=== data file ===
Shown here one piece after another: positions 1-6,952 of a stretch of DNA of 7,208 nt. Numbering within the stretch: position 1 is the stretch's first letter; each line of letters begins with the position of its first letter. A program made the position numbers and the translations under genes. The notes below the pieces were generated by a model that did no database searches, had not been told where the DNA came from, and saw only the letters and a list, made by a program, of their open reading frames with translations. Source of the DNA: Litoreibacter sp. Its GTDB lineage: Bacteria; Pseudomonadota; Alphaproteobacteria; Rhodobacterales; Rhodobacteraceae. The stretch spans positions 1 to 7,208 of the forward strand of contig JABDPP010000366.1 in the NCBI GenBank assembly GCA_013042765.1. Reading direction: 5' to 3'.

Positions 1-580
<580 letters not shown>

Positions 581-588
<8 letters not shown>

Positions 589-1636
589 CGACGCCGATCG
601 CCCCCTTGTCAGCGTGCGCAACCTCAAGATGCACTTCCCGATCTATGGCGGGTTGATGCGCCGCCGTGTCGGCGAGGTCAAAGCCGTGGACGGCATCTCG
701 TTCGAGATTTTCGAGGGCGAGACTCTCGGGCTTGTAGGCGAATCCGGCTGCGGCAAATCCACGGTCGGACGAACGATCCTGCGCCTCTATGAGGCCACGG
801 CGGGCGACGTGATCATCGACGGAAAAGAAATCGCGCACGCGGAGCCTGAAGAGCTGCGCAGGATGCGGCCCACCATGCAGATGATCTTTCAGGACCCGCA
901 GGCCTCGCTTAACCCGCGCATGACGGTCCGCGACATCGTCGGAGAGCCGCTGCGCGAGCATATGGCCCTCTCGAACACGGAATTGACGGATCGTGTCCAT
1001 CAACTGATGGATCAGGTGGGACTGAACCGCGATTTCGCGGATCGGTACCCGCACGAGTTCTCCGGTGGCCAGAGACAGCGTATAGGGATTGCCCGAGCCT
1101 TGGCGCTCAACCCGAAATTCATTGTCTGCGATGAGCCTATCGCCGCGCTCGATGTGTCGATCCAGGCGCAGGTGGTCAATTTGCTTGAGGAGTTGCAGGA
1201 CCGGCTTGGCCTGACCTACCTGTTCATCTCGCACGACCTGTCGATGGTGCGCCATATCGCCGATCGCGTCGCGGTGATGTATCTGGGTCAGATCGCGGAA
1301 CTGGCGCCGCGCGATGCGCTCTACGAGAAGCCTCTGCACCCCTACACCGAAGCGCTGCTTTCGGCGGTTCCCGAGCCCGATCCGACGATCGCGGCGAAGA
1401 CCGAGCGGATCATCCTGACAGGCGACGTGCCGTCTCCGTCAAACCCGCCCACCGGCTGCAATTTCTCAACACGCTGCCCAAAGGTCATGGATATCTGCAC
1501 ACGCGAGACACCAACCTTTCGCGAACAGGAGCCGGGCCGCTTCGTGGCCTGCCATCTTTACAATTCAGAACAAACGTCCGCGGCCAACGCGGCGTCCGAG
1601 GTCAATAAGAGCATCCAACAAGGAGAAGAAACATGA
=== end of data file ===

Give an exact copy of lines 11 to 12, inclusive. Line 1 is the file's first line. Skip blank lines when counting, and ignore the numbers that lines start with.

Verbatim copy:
901 GGCCTCGCTTAACCCGCGCATGACGGTCCGCGACATCGTCGGAGAGCCGCTGCGCGAGCATATGGCCCTCTCGAACACGGAATTGACGGATCGTGTCCAT
1001 CAACTGATGGATCAGGTGGGACTGAACCGCGATTTCGCGGATCGGTACCCGCACGAGTTCTCCGGTGGCCAGAGACAGCGTATAGGGATTGCCCGAGCCT